Also known as First Baptist Church and First Colored Baptist Church, construction began on this site in 1877 and was completed in 1884. Empowered by the Emancipation Proclamation of 1863, 800 African American congregation members sought to created a Baptist place of worship where they would not be segregated. Initially the congregation was held in the basement of the Delevan Hotel. When the building was condemned in 1876, the congregation opted to tear down the hotel and created the building that stands today.


  • An aerial view of the church
    An aerial view of the church
  • The marker outside the church
    The marker outside the church
  • Interior of the church
    Interior of the church
  • Recent portrait of Benjamin Tonsler
    Recent portrait of Benjamin Tonsler
  • Rebecca McGinness, circa 1986
    Rebecca McGinness, circa 1986

On March 6th, 1863 800 members of the congregation of the Baptist Church of Charlottesville petitioned to hold their own congregation. They wanted a space where they could worship without segregation; this would allow them to gather on the main floor of the church and participate in church councils and decision making.

Once granted, the congregation began meeting in the basement of the Delevan Hotel. The Delevan Hotel had been a house for students, a classical academy, and a military hospital. In 1876 the Hotel was condemned. The congregation came together and decided to have the Hotel demolished. The construction on the Delevan Baptist Church began in 1877 and was completed in 1884.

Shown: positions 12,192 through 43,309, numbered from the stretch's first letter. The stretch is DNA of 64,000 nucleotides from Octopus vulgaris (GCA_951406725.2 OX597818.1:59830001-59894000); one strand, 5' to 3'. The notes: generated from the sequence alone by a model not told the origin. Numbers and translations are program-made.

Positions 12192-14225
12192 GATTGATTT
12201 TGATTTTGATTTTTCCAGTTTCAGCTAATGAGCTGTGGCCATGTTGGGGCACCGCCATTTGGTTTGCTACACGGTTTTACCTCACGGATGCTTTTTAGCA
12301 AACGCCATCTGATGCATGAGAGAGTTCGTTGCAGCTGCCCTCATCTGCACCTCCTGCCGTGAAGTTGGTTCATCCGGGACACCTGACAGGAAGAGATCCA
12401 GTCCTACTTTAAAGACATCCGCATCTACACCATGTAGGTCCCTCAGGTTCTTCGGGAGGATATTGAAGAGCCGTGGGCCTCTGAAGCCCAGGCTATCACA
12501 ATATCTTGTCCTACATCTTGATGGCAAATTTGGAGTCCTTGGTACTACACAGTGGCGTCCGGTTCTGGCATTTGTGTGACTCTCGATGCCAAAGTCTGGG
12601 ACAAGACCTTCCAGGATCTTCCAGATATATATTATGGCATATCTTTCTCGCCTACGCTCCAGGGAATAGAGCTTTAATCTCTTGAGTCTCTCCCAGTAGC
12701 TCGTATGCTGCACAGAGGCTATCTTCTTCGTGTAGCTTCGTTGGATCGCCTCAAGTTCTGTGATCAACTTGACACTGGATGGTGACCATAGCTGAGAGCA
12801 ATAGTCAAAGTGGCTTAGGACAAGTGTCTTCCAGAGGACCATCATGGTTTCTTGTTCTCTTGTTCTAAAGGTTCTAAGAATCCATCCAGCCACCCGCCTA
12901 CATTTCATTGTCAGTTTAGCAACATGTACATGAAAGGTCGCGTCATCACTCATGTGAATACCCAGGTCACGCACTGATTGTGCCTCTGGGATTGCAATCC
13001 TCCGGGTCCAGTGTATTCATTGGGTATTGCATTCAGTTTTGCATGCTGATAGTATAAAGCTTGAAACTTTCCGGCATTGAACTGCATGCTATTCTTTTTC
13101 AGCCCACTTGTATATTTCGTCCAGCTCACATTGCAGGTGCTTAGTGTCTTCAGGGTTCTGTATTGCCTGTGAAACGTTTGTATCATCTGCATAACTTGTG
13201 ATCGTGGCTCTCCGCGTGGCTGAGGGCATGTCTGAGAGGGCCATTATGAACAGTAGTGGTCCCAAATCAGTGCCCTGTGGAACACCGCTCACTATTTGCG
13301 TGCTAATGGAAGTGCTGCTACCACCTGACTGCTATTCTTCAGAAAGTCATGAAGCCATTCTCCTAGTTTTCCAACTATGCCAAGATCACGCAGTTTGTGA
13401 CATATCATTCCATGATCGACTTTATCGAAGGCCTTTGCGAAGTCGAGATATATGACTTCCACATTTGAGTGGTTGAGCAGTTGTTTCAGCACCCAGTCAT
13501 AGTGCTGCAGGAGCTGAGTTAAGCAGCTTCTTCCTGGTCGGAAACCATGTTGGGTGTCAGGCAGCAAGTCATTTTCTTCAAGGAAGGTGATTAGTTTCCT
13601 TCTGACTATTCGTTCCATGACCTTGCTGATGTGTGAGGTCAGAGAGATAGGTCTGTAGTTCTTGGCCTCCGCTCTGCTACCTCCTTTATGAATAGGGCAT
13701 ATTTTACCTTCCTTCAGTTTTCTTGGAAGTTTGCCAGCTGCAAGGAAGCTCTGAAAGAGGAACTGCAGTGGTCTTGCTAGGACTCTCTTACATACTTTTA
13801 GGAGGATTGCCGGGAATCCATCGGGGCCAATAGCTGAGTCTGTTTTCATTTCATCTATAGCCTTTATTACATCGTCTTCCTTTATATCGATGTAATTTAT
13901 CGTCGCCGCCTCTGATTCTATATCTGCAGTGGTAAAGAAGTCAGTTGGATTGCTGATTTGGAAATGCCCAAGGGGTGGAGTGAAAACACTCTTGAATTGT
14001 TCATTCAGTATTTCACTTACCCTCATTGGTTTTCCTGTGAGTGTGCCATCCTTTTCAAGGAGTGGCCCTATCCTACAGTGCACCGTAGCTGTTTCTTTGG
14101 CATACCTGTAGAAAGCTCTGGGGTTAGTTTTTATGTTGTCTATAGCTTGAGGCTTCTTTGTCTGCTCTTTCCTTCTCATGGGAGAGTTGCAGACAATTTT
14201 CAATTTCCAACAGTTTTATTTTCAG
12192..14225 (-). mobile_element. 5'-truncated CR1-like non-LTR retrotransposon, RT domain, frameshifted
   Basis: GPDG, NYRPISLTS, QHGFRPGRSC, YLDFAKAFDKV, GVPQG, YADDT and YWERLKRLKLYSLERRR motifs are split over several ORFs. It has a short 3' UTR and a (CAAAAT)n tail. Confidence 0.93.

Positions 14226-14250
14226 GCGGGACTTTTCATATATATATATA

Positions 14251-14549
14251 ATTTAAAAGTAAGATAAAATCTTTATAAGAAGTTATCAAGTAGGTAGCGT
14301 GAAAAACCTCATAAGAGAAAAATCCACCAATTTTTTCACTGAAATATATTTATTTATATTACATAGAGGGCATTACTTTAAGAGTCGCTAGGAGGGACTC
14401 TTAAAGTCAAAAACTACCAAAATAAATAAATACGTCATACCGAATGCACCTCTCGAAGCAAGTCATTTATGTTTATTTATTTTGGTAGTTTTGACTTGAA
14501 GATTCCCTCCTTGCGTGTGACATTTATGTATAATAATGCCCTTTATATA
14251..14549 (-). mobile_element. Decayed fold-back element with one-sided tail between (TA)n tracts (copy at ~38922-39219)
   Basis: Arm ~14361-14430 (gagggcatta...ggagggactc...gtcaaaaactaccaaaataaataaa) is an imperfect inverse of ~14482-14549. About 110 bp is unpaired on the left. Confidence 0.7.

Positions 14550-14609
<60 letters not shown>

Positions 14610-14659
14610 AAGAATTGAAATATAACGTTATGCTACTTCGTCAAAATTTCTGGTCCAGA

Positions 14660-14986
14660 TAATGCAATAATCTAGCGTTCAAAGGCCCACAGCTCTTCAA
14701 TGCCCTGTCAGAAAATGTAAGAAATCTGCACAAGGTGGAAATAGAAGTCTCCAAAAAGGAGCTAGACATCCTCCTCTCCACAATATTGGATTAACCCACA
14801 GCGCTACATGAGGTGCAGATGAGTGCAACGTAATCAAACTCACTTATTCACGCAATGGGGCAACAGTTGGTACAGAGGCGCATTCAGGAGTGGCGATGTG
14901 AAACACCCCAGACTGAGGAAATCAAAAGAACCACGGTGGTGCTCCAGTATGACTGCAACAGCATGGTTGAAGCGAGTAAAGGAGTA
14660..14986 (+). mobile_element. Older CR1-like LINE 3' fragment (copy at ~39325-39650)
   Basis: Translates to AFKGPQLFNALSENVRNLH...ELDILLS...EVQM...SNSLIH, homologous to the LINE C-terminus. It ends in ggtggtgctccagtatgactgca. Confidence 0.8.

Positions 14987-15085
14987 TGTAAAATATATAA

The Church is an example of the Romanesque Revival style. The entrance is covered by a large brick doorway, topped by a wooden lantern on a square base. There are six-bay sides to the building, each side with a stained glass window. The rear of the building features a retangular apse with a projecting gabled roof. The building was placed on the National Register of Historic Places in 1982.

The church celebrated the city's 250th anniversary by holding a community event within the structure. In honoring the church's connections with both the city and the city's African American community, the church honored three of its earliest and most influential members: Benjamin Tonsler, John West and Rebecca McGinness. Members also read from the 1863 diary of another early member, Rebecca Shelton.